Blown out, clobbered, whipped. Humiliated.
No, this is not a description of the Democrats’ performance in the 2014 midterm elections.
I’m talking about the Indianapolis Colts — YOUR Indianapolis Colts.
By now, of course — unless, that is, you take the “nap” in Naptown a tad too literally — you know what happened out there in New England: the Patriots demolished (yet another way of saying it) our local football team.
Did anyone really think the outcome would be otherwise?
Kind of? Sort of?
After beating the Bengals and, of all teams, the Broncos, sending our patron saint, Peyton Manning, into a paroxysm of speculation over whether or not the bell was finally tolling for the end of his storied career, it seemed the Colts might just have it in them to give the trolls in Foxboro a game.
Our boys appeared to have rediscovered their defense. They seemed, for the first time, to have found an offensive line.
None of this mattered against the Patriots. The Colts were not only unable to defeat their so-called rivals, they were made to look irrelevant.
The beating was so bad, so complete, it is difficult imagining anyone in Indy being broken-hearted about it. To break your heart, a team has to play at the outer limit of its capacity for weeks on end. It has to do seemingly impossible stuff over and over again. Most of all, it has to play, not just with efficiency or even swagger, but joy.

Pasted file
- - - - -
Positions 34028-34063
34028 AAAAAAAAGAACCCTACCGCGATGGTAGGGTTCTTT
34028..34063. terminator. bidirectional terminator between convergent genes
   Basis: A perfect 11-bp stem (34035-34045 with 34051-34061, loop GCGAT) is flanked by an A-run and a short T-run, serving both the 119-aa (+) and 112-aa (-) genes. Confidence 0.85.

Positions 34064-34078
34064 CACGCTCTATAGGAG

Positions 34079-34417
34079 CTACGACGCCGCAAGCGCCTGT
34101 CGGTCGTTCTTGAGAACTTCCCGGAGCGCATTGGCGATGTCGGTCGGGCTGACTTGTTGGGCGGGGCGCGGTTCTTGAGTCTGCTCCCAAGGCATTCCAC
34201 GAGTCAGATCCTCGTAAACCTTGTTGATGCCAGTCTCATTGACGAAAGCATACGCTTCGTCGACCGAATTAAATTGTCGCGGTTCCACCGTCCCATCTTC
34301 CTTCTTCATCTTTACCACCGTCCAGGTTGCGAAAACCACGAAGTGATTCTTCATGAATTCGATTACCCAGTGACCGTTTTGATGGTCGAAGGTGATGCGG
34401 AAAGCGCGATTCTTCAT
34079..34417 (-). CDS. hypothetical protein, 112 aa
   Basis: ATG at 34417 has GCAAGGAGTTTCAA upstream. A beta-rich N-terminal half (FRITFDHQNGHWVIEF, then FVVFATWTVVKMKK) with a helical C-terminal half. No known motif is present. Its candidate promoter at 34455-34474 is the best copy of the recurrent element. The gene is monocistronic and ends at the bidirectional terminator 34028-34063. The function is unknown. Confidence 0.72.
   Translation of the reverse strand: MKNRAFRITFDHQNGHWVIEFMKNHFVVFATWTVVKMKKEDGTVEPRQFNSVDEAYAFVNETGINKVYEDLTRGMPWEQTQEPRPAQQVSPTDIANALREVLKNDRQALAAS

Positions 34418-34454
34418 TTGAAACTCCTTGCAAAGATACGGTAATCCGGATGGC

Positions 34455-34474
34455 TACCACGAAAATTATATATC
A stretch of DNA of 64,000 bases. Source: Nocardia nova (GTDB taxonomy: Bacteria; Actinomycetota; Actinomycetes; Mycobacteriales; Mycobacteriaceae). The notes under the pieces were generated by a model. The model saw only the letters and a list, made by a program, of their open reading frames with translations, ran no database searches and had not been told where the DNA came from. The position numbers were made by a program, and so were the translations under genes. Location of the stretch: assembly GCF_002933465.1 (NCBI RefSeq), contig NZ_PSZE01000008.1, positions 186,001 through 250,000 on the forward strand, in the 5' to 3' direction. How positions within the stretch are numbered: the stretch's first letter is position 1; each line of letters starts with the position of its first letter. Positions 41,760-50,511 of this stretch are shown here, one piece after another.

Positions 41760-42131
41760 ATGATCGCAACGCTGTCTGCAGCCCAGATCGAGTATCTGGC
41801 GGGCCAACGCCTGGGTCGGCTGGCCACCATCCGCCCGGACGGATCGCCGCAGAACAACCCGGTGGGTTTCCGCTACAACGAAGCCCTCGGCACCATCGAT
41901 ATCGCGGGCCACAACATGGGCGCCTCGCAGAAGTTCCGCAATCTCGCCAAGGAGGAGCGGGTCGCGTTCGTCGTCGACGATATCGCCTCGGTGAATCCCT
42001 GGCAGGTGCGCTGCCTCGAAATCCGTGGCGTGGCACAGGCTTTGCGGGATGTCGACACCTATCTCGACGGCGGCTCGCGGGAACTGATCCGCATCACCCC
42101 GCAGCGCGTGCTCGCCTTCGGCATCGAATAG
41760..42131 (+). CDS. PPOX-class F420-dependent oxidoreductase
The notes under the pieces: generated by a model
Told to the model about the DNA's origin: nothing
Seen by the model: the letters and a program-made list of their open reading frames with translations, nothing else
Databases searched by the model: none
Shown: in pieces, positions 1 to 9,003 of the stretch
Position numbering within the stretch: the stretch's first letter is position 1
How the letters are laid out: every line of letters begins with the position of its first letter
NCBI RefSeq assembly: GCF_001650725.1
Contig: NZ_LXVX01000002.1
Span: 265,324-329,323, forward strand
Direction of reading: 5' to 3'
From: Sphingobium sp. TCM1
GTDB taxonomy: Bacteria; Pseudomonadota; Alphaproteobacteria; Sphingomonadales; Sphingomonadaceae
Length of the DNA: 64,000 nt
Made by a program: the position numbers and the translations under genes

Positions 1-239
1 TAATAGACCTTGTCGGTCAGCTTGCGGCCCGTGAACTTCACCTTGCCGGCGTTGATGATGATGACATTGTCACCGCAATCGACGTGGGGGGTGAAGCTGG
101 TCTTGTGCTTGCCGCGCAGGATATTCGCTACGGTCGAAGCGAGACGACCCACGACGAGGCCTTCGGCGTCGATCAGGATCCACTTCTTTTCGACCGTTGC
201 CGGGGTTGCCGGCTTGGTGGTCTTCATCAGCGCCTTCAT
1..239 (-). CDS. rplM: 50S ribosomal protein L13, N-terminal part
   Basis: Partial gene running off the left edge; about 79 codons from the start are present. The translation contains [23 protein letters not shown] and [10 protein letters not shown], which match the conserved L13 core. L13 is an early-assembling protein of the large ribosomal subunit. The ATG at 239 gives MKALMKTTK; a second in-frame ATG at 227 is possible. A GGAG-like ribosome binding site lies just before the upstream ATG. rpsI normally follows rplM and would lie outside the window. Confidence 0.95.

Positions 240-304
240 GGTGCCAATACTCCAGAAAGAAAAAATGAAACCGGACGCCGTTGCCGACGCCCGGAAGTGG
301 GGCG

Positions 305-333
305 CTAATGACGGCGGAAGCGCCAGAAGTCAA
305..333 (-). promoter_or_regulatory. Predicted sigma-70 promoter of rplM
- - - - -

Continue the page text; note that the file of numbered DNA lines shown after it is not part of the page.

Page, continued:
When a team like that takes it on the chin, it hurts. It hurts because that kind of team stands for everybody. It has the ability to amaze. I can still remember going out to the garden to dig in the dirt when it seemed like the Pacers were going to lose to the Knicks during the NBA play-offs in 1995. Suddenly I could hear cheering coming from inside houses all up and down my block. Reggie Miller had just done the impossible, scored eight points in less than 9 seconds to win Game 1. I didn’t even see him do it, but I’ll never forget what Reggie did that day.
I hate to say it, but I doubt anybody’s going to find much worth remembering about the 2014 Colts.
They managed to win an awful division during a year when the overall level of play in the National Football League was pretty uninspired. Lately, “parity” in the NFL doesn’t mean that all the teams are good so much as that most of them are mediocre.
New England, on the other hand…
Well, New England’s coach, Bill Belichick, knows how to get his teams ready to play big games.
It is tempting after a drubbing like this to reach for a larger meaning. For all our big-time aspirations, Indianapolis is still a medium-size Midwestern town. Could our inability to come to terms with New England mean we’re still just pretending?
But wait: what about that time Peyton brought us back to nip the Pats in 2006?
The city still owes Manning a statue for that one.